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      Oh my god, this article is so bad. How can you win people over by vomiting all over the other camp? Maybe there are some technical arguments in there but I couldn’t bring myself to read this until the end.

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      This should be taken with a huge grain of salt. I dislike the conspiratorial tone of his “the real reason for systemd” linked article, and really think systemd as a whole has really deeply marked people negatively which is weird because you can always start your own distro without it, there are more than enough haters out there to make it happen.

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        TA complains that Linux has fragmentation and then complains when the systemd project tries to unify userspace. :+1:

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        The number of Linux users that intensely hate systemd is probably pretty small, given that people are not moving to other distributions en masse (even if you can get Debian without systemd, which should attract Debian, Ubuntu, Mint, etc. folks). The drama of a vocal minority is used by some (but definitely not all) BSD folks to bash Linux. FreeBSD’s Benno Rice had a very nice, balanced talk about systemd:


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          I think there are plenty of people who don’t like systemd, but other concerns/aspects in their distro choice take priority over “I don’t like systemd”. For example, I have some friends who use Arch because they like the docs and pacman, but don’t like systemd.

          In many ways, systemd is an implementation detail many people don’t care about, although personally, I think that if attempting to fix Spotify can crash your system (had to restart dbus: will crash logind requiring reboot) or fixing your nfsd can cause hearing damage, something is very wrong…

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            Same here. I don’t hate it. I would love to not have it, but overall the problems are minor (for me personally it’s still a net negative compared to sysvinit) - but I’ll stick to Debian (and sometimes Ubuntu) because it’s not a factor that drives me off my distro of choice.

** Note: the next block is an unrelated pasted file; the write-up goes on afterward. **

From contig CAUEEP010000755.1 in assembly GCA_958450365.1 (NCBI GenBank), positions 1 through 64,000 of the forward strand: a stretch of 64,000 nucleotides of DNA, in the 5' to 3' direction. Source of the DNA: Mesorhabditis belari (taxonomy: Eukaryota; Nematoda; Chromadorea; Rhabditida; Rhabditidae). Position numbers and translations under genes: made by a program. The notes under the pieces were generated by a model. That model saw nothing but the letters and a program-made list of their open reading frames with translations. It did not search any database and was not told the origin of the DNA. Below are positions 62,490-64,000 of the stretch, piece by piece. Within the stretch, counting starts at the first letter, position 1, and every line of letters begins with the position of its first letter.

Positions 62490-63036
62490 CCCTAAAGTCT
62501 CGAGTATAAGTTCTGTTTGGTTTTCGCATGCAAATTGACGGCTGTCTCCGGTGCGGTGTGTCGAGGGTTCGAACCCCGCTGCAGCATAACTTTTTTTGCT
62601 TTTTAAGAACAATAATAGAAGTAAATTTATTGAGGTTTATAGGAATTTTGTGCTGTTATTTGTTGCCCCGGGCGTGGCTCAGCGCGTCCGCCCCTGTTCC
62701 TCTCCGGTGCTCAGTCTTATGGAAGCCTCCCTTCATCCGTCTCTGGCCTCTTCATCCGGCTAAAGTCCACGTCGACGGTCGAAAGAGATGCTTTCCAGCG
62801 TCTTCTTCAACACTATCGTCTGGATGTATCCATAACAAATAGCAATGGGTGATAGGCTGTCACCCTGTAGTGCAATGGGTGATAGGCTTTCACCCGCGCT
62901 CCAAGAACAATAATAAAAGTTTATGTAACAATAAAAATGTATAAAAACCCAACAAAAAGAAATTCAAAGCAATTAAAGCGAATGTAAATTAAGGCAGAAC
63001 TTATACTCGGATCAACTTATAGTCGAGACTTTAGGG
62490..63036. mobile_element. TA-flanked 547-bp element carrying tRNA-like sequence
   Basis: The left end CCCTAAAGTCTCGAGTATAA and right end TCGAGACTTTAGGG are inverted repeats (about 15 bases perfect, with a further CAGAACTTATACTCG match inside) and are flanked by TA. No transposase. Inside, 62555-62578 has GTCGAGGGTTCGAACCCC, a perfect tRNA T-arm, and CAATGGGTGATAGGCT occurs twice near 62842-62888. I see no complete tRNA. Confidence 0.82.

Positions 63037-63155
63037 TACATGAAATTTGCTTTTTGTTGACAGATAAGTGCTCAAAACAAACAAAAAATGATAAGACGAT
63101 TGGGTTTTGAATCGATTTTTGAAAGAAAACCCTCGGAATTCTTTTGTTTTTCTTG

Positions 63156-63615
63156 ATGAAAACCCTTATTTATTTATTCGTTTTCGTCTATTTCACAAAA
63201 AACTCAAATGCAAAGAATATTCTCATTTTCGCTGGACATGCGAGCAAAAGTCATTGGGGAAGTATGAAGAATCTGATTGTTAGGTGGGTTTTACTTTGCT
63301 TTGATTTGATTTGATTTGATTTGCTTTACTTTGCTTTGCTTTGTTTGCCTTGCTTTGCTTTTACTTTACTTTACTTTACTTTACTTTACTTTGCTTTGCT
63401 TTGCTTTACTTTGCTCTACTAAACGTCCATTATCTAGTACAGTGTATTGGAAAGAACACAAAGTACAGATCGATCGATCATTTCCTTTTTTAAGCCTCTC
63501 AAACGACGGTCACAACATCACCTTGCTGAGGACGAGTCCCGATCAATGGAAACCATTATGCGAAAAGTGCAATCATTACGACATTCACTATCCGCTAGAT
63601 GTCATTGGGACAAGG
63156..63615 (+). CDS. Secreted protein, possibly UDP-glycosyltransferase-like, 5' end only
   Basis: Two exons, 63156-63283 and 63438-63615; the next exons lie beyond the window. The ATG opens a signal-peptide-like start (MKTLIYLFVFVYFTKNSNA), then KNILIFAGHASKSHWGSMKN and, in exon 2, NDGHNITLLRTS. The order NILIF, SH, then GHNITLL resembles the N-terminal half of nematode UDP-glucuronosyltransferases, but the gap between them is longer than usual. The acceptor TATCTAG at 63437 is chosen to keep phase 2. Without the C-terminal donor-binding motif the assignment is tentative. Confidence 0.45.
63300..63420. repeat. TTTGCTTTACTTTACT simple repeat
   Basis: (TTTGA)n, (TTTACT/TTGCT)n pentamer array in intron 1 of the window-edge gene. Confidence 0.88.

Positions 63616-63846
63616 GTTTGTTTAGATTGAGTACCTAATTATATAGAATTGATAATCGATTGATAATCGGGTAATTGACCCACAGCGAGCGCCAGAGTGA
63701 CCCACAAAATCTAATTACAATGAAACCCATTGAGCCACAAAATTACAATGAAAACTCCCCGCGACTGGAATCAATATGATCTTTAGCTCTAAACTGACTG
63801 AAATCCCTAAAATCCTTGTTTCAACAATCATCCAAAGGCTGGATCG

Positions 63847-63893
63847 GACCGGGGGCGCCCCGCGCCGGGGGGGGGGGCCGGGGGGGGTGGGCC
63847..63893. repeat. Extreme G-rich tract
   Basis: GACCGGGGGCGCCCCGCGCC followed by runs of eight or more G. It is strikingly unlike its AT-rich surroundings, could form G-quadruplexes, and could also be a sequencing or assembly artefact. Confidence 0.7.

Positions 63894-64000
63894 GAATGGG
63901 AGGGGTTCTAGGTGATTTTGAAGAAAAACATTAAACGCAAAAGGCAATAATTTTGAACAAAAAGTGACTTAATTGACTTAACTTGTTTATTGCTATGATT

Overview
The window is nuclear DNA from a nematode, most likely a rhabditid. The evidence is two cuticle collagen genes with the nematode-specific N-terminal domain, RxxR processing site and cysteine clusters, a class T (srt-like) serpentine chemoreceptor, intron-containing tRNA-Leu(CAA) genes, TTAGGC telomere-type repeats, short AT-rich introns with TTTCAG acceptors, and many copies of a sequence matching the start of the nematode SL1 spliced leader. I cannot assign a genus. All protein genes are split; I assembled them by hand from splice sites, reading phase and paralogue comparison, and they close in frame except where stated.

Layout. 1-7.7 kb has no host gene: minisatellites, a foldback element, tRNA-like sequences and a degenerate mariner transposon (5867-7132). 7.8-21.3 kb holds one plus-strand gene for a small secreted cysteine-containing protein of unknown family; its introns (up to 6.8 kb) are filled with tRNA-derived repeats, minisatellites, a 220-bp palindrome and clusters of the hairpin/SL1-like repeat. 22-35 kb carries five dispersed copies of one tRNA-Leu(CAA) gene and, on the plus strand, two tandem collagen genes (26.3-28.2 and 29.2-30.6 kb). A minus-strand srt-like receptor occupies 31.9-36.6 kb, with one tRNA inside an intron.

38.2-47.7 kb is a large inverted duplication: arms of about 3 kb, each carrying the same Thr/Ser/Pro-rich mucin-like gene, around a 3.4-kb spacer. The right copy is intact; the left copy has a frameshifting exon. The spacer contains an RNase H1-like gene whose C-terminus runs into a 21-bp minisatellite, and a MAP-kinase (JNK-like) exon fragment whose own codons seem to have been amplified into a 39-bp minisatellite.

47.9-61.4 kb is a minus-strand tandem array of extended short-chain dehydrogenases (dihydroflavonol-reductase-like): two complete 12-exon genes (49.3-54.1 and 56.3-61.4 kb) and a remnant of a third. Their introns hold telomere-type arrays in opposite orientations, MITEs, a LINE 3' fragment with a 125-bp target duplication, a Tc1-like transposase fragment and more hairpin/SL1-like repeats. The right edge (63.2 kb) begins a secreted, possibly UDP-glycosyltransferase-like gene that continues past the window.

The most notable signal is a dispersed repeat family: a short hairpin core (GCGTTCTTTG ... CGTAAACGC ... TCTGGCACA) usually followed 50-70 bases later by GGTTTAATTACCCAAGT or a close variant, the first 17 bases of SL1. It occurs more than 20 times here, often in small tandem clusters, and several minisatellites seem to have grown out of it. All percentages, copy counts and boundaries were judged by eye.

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      Does FreeBSD have a purely functional package manager? After getting used to NixOS I can’t even bother to migrate to other Linux distros, much less other unixes.

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        I don’t see a reason it couldn’t be done, but I also am not aware of any efforts towards this (there may be!). But you can use ZFS snapshots and take a snapshot before you install any new packages, or … say, upgrade the kernel, or the base OS. It’s sort of a call/cc for filesystems! You could do this in Linux with OpenZFS, too, I suppose. :)

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      If you use FreeBSD and want to me why you think it’s great: go for it. Telling me that I “should migrate everything to it” is silly and toxic.

      And yes, I did read the article and am not just responding to the title. The article contains so much bullshit and fallacies that responding to it in full would cost me far too much time. It’s easy to claim that “Linux contains DRM!!!11!!1!” and “even Linus says Linux is Bloated?!?!!?!111”, as that takes no time at all: you can just paste a contextless quote and be done with it. It takes more time, skill, and expertise to contextualize and explain that, after which point all of it suddenly becomes far less dramatic and “insane” as this article claims.

      This article is classic “popularity by controversy”.

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      Seems like docker is still considered problematic on FreeBSD and also there doesn’t seem to be CUDA (or at least I wasn’t able to find it) which might make ML quite a bit harder. Also, most CIs do not appear to have BSD support which will make it harder to ensure software works on that platform and likewise, if you use BSD, more software will be untested.